“Outbreaks of vector-borne diseases — such as dengue and malaria — can overwhelm health systems in resource-poor countries. Environmental management strategies that reduce or eliminate vector breeding sites, combined with improved personal prevention strategies, can help to significantly reduce transmission of these infections,” says Dr. Pauline E. Jolly, professor in the department of epidemiology at the University of Alabama at Birmingham. Collaborating with an international team—including Dr. Maung Aung, epidemiologist at the Western Regional Health Authority in Jamaica and adjunct assistant professor in UAB’s department of epidemiology; and UAB alumnus Mr. Celestin Missikpode — in a cross-sectional study conducted between May and August 2010, Dr. Jolly evaluated knowledge, attitudes, and practices (KAPs) of Western Jamaican residents concerning control of mosquito vectors, as well as protection from mosquito bites.
A total of 361 patients or family members of patients waiting to be seen at hospitals in Western Jamaica (85 males and 276 females) completed a questionnaire pertaining to sociodemographic factors and KAPs regarding vector-borne diseases. The researchers calculated KAP scores and then categorized them as “high” or “low” depending on the number of correct or positive responses. Logistic regression analyses were performed to ascertain predictors of KAP, and linear regression analysis was conducted to establish whether knowledge and attitude scores projected practice scores.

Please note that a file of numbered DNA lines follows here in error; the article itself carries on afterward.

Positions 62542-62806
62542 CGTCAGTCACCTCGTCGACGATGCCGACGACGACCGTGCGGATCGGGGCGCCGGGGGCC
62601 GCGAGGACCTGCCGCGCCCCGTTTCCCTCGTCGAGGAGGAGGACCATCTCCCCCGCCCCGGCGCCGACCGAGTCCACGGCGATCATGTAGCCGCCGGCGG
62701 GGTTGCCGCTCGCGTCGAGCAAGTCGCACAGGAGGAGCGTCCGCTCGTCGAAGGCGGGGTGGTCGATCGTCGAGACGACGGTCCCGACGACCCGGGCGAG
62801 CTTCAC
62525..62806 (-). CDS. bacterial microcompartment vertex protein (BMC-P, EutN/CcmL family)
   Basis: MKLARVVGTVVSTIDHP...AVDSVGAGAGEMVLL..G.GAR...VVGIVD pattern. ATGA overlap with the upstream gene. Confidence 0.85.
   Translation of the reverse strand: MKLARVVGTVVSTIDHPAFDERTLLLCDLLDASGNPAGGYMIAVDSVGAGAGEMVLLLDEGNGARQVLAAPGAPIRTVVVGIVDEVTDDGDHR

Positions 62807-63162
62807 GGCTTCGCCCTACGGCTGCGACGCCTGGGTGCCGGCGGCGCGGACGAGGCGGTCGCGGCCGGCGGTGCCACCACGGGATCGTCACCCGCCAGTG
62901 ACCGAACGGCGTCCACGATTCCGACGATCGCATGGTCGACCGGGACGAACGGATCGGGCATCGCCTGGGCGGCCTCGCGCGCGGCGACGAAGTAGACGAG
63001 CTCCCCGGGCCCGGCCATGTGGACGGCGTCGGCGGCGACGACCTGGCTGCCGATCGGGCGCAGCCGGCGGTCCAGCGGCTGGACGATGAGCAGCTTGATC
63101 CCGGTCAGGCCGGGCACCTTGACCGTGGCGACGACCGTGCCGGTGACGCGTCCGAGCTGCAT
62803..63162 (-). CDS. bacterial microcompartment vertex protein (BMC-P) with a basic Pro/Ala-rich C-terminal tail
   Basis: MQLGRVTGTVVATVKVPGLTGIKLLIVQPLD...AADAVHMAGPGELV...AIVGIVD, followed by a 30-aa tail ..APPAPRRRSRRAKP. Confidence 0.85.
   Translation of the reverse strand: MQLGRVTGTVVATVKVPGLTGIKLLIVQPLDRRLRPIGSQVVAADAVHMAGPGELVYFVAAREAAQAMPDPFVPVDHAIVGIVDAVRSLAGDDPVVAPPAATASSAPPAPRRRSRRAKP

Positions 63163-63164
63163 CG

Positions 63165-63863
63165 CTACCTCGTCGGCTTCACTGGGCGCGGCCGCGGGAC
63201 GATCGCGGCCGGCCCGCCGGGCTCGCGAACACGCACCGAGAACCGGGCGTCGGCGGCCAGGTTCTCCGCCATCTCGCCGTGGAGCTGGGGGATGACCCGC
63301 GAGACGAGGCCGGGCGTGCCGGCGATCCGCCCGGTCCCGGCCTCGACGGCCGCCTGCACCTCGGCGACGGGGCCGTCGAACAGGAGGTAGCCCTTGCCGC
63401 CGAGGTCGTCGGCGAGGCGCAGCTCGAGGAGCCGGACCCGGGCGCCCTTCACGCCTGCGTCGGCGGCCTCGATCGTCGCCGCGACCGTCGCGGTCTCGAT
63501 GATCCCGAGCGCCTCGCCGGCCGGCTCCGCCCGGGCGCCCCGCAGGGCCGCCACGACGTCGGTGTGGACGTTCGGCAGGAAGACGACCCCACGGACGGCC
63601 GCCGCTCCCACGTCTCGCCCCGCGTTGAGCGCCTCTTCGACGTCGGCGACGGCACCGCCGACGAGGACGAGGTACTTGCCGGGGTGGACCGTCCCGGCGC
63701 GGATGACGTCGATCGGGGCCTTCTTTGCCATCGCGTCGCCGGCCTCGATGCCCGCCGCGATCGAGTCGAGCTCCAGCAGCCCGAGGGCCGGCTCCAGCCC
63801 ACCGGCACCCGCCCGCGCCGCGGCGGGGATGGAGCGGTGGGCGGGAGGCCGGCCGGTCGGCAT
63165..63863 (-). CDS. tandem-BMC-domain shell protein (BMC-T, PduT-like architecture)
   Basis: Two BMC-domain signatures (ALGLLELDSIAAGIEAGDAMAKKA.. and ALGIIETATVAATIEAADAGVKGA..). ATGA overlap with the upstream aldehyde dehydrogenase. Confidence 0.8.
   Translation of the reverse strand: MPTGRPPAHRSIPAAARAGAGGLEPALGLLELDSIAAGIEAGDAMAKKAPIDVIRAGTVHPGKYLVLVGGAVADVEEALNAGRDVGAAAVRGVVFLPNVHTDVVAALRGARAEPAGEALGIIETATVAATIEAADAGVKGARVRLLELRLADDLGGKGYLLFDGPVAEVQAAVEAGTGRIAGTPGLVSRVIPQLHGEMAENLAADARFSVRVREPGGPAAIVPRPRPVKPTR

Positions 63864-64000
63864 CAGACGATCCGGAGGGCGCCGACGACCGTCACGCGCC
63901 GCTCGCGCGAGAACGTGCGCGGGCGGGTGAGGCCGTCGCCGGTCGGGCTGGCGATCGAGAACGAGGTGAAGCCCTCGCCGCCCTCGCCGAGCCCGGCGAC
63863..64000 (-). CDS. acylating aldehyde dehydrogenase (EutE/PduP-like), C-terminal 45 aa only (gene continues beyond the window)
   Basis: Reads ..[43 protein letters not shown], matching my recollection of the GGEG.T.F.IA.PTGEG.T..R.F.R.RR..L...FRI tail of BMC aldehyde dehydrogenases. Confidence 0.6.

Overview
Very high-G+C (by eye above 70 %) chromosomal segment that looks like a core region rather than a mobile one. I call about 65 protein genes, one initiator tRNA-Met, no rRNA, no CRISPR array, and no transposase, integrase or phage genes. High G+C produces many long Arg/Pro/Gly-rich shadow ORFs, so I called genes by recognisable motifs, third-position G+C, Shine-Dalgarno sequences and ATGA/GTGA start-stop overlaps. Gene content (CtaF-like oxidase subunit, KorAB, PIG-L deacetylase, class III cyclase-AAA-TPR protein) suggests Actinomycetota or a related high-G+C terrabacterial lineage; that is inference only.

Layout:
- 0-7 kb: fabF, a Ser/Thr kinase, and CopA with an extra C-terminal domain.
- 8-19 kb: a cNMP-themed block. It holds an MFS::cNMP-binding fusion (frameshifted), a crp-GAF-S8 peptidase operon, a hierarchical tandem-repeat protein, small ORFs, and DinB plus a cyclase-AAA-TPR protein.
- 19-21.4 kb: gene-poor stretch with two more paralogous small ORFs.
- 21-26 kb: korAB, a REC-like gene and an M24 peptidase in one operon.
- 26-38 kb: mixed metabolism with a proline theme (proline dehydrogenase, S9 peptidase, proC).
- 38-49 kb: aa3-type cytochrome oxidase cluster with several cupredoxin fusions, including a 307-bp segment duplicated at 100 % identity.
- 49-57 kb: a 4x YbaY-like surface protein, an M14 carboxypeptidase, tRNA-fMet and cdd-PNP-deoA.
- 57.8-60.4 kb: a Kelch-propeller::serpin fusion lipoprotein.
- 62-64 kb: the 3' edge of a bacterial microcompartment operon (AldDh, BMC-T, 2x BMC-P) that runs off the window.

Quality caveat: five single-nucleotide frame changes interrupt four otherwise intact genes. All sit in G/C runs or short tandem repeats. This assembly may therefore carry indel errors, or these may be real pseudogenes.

Most participants (87 percent) scored low on knowledge and practice items (78 percent). Conversely, 78 percent scored high on attitudes items. Using multivariate logistic regression, outcomes revealed that housewives were 82 percent less likely than laborers to have “high” attitude scores and homeowners were 65 percent less likely than renters to have “high” attitude scores. Compared with participants from households with no children, participants from households with one or two children were 3.4 times more likely to have “high” attitude scores. And compared with participants from households with fewer than 5 or more people, participants from households with five or more family members were 65 percent less likely to have “high” practice scores. By multivariable linear regression, knowledge and attitude scores significantly predicted practice score.
The researchers concluded that “[t]he study revealed poor knowledge of vector-borne diseases and poor prevention practices among participants. It identified specific groups that can be targeted with vector-control and personal protection interventions to decrease transmission of vector-borne infections.”
“Knowledge, Attitude and Practices Regarding Vector-borne Diseases in Western Jamaica” was published online in August in the Annals of Global Health.